Dr. Abraham Koo, assistant professor of biochemistry, wants to give research experience for the next generation of secondary education science teachers. SciLIFT (Science Literacy for Future Teachers), a broader impacts initiative that is funded by the National Science Foundation, is a four-week program that provides just that: a daily hands-on, lab-based learning for undergraduate students who are interesting in pursuing careers in science education. Koo sees this program as a way to benefit future generations of scientists by training teachers who will instruct them in high school settings.
In his experience, Koo found that future science teachers do not always have the opportunity to participate in authentic research experiences while they are working through their undergraduate curriculums. Koo then contacted Dr. Marcel Siegel, associate professor of science education. The two developed the program during which students work in Koo’s lab and are guided by Siegel through the process of developing a curriculum module based on their research experience. Koo explained that this kind of hands-on research experience could be beneficial to students, especially when participants are in their own classrooms working with students.
The SciLIFT Program is linked to Koo’s own research on plant hormones. Koo’s project studies how the plant hormone jasmonate is released and then destroyed when a plant is attacked by insects. The release of jasmonate acts as a warning signal for a plant to induce defense responses. This hormone signals the plant to stop its growth in order to focus all energy on defense. This particular study looks at how the signal is destroyed in the plants one the threat is gone, which allows the plant to return to its natural growth physiology. During the four weeks of the program, the student participants work on an ongoing project and generate real data that contributes directly to university research.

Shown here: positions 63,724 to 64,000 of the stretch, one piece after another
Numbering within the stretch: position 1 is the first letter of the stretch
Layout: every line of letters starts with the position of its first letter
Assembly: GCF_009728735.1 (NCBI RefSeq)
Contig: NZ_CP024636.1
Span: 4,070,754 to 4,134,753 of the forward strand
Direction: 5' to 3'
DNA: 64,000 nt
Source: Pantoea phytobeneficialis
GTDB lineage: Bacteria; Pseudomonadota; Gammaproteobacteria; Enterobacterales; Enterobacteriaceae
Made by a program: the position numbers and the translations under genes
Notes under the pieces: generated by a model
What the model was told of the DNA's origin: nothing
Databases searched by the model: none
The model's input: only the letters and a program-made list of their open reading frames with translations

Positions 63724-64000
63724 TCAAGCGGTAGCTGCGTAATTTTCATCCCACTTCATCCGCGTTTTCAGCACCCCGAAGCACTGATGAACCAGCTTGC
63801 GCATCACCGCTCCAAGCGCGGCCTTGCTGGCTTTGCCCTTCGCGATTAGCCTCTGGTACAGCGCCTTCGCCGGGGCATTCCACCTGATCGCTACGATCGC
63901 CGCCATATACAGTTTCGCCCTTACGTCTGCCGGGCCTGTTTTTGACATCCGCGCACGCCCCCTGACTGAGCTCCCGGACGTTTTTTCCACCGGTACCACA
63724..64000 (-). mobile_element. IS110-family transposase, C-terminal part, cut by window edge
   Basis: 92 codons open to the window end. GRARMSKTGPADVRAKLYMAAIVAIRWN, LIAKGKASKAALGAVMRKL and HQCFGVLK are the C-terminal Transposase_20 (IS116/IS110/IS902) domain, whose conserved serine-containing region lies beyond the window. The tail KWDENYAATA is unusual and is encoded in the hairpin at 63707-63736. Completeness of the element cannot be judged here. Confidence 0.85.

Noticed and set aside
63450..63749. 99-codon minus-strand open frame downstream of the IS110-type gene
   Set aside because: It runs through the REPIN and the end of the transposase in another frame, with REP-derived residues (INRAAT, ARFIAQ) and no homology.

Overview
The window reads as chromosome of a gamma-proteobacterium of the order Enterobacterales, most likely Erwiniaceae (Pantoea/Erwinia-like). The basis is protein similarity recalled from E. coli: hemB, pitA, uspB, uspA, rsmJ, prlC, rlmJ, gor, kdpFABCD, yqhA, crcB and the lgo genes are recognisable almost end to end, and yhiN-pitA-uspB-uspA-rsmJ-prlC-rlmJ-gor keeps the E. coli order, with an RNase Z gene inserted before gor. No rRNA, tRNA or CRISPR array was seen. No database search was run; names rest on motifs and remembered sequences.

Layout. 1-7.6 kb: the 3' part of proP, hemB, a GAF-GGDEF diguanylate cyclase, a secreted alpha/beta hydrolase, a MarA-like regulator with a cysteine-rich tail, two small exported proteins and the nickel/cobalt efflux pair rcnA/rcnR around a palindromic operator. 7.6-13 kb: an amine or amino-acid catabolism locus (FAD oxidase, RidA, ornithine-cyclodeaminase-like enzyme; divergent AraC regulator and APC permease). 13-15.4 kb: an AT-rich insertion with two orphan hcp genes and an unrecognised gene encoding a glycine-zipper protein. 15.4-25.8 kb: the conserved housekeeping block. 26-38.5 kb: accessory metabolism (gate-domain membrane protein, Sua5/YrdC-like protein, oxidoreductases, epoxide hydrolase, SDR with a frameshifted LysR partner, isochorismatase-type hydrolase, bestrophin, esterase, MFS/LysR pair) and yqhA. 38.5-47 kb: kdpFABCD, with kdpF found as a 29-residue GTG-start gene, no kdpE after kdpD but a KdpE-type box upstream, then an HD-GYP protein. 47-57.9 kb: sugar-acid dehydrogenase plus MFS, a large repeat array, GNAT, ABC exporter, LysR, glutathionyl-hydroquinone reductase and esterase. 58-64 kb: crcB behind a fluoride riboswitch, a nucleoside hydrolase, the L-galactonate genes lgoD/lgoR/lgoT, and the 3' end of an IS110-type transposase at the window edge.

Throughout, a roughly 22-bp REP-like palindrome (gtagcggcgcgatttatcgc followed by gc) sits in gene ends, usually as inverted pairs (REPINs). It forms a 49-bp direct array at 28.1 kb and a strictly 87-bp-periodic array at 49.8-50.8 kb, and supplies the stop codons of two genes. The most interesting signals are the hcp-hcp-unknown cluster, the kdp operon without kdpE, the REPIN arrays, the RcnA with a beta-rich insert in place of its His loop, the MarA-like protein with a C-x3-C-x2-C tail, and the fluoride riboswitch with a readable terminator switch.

One participant, Kevin Kintz, is a student at St. Louis Community College. A professor recommended the program to him due to his interest in becoming a secondary education science teacher. Kintz was interested in gaining hands-on lab experience, so he may one day give a genuine research experience to the students. He felt this will help to equip him to work with students on their future goals, to guide students with career choices, and to communicate to students what they could do with a science degree. Kintz most enjoyed getting to extract hormones from the plants and in order to do a mass analysis, something that he would not get to do in a traditional course situation. This program has also allowed him to see the impact of university research.
Karina Liz, a junior at Mizzou in the College of Education with an emphasis in Biology, attended the SciLIFT program because she plans to become a high school biology teacher. Liz is also a college athlete, and programs like this allow her to further her hands-on learning experience during the summer semester. She was introduced to this program by a friend, and she became interested in learning how to take research experience and create a curriculum module around it. This program proved to be an eye-opening, educational experience. Liz found it beneficial to her future as a teacher, and she thinks it is very important for a science educator to be able to transfer research experience to students.
In working on this project, the students learn about biotechnology, plant biochemistry, and genetically modified organisms, and then have to translate those ideas to teaching modules that can be used as a model in their future classrooms. In its third year, the 2018 SciLIFT participants come from departments and college all over campus, including the College of Education, Forestry, and Biological Sciences.